Department of Family Medicine
Professor of Family Medicine
Since I became Director of the Upstate New York Practice-based Research Network (UNYNET) 2001, I have been working on translating evidence into practice. Our PBRN has been using practice facilitation as a key component of this continuously since 2005. The other modalities that we have found to work to help implement the chronic care model to translate evidence into practice in addition to practice facilitation are academic detailing, audit and feedback, and collaborative learning groups. The PBRN has had many successful grants for translating evidence into practice including asthma, diabetes, chronic kidney disease, breast cancer screening, and colorectal cancer screening. We have done this work with vulnerable and disadvantaged populations, including those from inner-city practices, and in patients with mental health and substance use issues. We also have a long track record of collaboration with community partners, specifically the Pursuing Perfection Collaborative of Western New York (P2; http://p2wny.org). I have done two national presentations discussing how PBRNs work with community collaboratives. Previous work I have done with P2 has included improving diabetes care in rural populations, funded by the New York State Health Foundation. We completed the New York State Department of Health Heal 10 grant, where we helped 42 practices achieve level III NCQA patient centered medical home (PCMH) recognition. P2 was a Robert Wood Johnson Aligning Forces for Quality (AF4Q) community, and we partnered with them on these efforts. We then teamed up with the regional RHIO, HealtheLink, and P2 as one of 17 Beacon communities funded by the Office of the National Coordinator. I was either PI or project director on all of these grants. In addition, we partnered with Dr. Mold from Oklahoma on his NHLBI R01 to translate asthma evidence into practice using practice facilitation, collaborative learning groups, or both. I was regional PI for this project that included practices from Oklahoma, the Western New York area, and Rochester. I was also subject matter expert for Dr. Mold’s AHRQ R18 for disseminating chronic kidney disease (CKD) evidence-based guidelines in primary care practices.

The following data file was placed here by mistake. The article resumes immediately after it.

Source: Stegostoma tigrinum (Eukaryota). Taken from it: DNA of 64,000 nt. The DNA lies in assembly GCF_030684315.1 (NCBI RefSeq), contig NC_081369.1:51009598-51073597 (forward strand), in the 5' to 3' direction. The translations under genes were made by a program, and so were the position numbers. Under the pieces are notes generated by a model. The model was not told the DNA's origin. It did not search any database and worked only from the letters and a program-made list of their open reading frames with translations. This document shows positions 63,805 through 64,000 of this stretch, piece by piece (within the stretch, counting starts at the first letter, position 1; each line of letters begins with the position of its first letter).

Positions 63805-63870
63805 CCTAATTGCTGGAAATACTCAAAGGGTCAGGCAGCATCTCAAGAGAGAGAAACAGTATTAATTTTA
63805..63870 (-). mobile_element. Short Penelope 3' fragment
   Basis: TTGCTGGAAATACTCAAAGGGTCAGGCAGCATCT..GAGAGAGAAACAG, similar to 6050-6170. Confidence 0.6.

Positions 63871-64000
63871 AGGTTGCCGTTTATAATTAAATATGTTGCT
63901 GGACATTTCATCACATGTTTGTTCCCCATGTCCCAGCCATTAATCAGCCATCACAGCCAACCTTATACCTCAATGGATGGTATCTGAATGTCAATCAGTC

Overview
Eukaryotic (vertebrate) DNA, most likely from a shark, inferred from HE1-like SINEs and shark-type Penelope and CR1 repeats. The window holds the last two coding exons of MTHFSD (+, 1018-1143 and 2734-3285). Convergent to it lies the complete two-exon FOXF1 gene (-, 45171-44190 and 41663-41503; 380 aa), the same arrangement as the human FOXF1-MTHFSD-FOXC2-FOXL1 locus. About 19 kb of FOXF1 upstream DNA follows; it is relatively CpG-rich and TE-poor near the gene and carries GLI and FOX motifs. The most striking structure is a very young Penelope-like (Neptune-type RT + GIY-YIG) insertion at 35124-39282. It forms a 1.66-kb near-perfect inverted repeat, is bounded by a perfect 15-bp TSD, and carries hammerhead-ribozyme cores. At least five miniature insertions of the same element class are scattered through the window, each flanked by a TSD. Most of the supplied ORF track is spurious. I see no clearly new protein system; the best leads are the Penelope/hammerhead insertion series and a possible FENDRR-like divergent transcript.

In addition to my work in community collaboration and practice facilitation, I have also been heavily involved in clinical informatics to make health information technology functional at the point of care for population health management. I was part of the original NIH Roadmap initiative in 2005 to produce an electronic primary care research network which later evolved into the Distributed Area Research and Therapeutics Network (DARTNet). DARTNet is an AHRQ-funded project that is now an independent 501c(3) to help researchers get usable data from multiple EMR practices across the nation. There are currently nine CTSAs, 13 PBRNs, 400 practice organizations, and 4,000 clinicians that are part of DARTNet. Through working with DARTNet, I am PI on an NIDDK-funded R01 for translating CKD evidence into practice. This involves 40 practices nationally and is a comparative effectiveness pragmatic clinical trial testing health information technology alone versus facilitated health information technology using an evidence-based implementation framework called TRANSLATE (an acronym for the nine evidence-based functions that are required to transform practice and drive quality improvement). This approach is used in this R18 proposal.
I am also research director of an AHRQ P30 network of networks center of excellence grant, and I collaborate with a second AHRQ P30 grant of which Dr. Mold is the PI. As part of this, we developed the only University certificate program for practice facilitation, which is offered at the University at Buffalo. This standardized training program for practice facilitation has been operational for over a year and is based on the open-source curriculum that was developed by AHRQ. I am course director for this project. My collaborators are Dr. Jim Mold and Lyndee Knox, PhD, who was instrumental in writing this curriculum. This Practice Facilitator Certificate training program is used in this R18.
In summary, the translation of evidence into practice through use of health information technology, practice facilitation and community collaboration has been the focus of my career.